Tatton Park Italian Garden

… and entered a formal garden which made a stunning contrast to the naturalistic woods and ponds that we had just come from. Tatton’s Italian Garden was designed in 1847 by Joseph Paxton who designed the Crystal Palace for the Great Exhibition of 1851.

As you might expect then, it’s not too shabby.

Tatton Park Italian Garden

What I love about this garden most, is the siting–the contrast of the clean formal lines and flat terrace against the informal backdrop of trees, fields, and small lakes beyond.

The garden layout was designed to be viewed from above, looking down from the mansion, like this.

Tatton Park Italian Garden

I’m glad we sneaked in the back way, appreciating the parts before seeing the whole.

We had the garden almost to ourselves and I enjoyed a sense of proprietorship as I always do. AJM took the opportunity to sit and read. I strolled through the garden, brushing my fingers through the lavender hedge, and dreamed.

Tatton Park Italian Garden

Hidcote Manor Garden
2006-05-21. The rain meant we had the garden almost to ourselves but we weren’t able to linger as we might if the weather had been sunnier.

May 21st, 2006
Hidcote Manor Garden

Rain was falling on and off as we snaked along winding back roads through picturesque Cotswolds villages on our way to Hidcote Manor Garden. A covey of Japanese tourists flitting across the street in Chipping Campden was the first hint of the international popularity of Hidcote, which has been called one of the most influential gardens of the 20th century. Why? Despite its 10 acres, Hidcote is an extremely intimate garden. Lawrence Johnston created a series of small garden rooms, each with a unique character which comes into full bloom at varying times of the season. This garden room approach to design was adopted by Sissinghurst and Tintinhull.

As you step into the garden, the view of the whole is cut off by tall hedges. The first room we entered was the White Garden. The layout is small enough to fit in my back yard. Of course, I could never grow hedges like these in Texas and, if I could, I’d need an army of garden helpers with clippers to keep them looking this neat. I’ve seen many photographs of the White Garden and have to say that during our visit the flowers looked sadly beaten down by the rain. Even the best gardens have less than perfect days. The tulips and daffodils were mostly finished, anyway, and the roses (“Gruss an Aachen” which I had before the drought killed it) hadn’t begun blooming yet.

Hidcote Manor Garden
In the White Garden AJM examines the map of the garden and is surprised to discover that it just “goes on and on”.

The White Garden has an exit through the hedges on each side of the square which gave me the feeling of playing a video game as we tried to decide which way to go. We circled around several times trying to take it all in before heading through the Old Garden (which had an exuberant cottage garden feel), through the Circle (a restful circle of perfect lawn), and then down through the Fuchsia Garden (formal maze).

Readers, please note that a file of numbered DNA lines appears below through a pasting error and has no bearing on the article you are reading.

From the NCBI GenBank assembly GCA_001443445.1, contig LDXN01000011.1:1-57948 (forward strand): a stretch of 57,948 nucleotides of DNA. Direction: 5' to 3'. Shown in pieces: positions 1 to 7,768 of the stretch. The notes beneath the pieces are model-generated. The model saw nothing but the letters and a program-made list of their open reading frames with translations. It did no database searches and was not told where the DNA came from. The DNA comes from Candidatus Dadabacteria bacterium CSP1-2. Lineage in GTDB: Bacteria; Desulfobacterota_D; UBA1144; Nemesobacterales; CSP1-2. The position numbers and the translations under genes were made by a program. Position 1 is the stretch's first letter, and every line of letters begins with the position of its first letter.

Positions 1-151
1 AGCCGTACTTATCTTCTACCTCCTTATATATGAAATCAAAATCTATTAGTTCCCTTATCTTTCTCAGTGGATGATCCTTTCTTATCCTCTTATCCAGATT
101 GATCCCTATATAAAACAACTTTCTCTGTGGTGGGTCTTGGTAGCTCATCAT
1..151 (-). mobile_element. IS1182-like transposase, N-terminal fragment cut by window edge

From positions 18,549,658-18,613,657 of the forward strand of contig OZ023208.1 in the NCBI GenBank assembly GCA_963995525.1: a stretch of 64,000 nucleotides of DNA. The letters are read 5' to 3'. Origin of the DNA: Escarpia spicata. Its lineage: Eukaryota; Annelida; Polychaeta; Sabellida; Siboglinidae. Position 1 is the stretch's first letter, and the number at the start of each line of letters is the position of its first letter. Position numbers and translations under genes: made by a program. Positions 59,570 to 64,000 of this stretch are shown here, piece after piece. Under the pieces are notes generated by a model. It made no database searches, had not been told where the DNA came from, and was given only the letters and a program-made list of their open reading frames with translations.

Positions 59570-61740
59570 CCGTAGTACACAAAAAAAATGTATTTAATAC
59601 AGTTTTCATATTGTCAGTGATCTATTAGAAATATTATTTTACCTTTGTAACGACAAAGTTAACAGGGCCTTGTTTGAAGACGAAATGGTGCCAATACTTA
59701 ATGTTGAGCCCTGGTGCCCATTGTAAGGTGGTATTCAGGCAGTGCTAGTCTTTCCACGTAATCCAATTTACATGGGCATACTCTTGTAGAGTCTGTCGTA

Hidcote Manor Garden
The Fuchsia Garden manages to look nice even when the Spanish bluebell (?) bulbs have died down. Knot gardens (aka parterres) became fashionable when people realized that the hedges used to line their borders could be just as interesting as flowers and a more reliable element in the design.

From the Fuchsia Garden, topiary birds guard the entrance to the Bathing Pool Garden (classically formal and elegant) which in turn leads to the Upper Stream Garden (semi-wild). What a place to play hide-and-seek!

Hidcote Manor Garden
The Upper Stream Garden.

We walked up to one of my favorite views, the Winter Garden. I think I liked it because it felt so open after the smaller garden rooms. This contrast between open and intimate, formal and informal, and of colors and textures is the genius of Hidcote.

Hidcote Manor Garden
The Winter Garden.

Running parallel to the Winter Garden is the Red Border. I really liked the color choices in this garden…all the maroon-toned leaves were a relief after the intense English greens.

Hidcote Manor Garden
In the Red Border clumps of red-toned trees and shrubbery contrast against the angular green lawn and hedges.

Just as Hidcote’s maze of garden rooms starts to become a little claustrophobic, the Long Walk suddenly provides a vista.

Hidcote Manor Garden
The Long Walk and its hornbeam hedges.

And still the garden goes on. We cross over to the famous Theatre Lawn, which is supposed to highlight a single beech on its stage. We didn’t see it though. Has the beech died? Then we went on through the Pine Garden and Lily Pool, took shelter in the Plant House, and continued down the Rose Walk which didn’t have any roses. Instead large purple alliums were in bloom, and so many other purple flowers that I would have called it the Purple Border.

I’m sorry to say that our interest flagged in the rain. There is simply too much to absorb in one visit–29 different gardens. I think we focused mostly on the layout of each garden and how they were interconnected rather than the individual plants. This is a shame because Lawrence Johnston is remembered mostly as an avid plant collector. Apparently he did not have a master design for the whole, but created different spaces, such as the Maple Garden, to highlight different collections.

We did see the odd handkerchief tree (Davidia involocrata) in the courtyard whose white bracts make it look as if someone has tied a thousand large white handkerchiefs to its branches. I also saw a Mahonia, which grows in Texas, and a magnolia where the white flowers drooped down rather than up. Some of the collection is labeled, but many plants that I wanted to know more about weren’t.

By the end we were all flowered out. As we drove away, feeling tired but satisfied, the sun came out.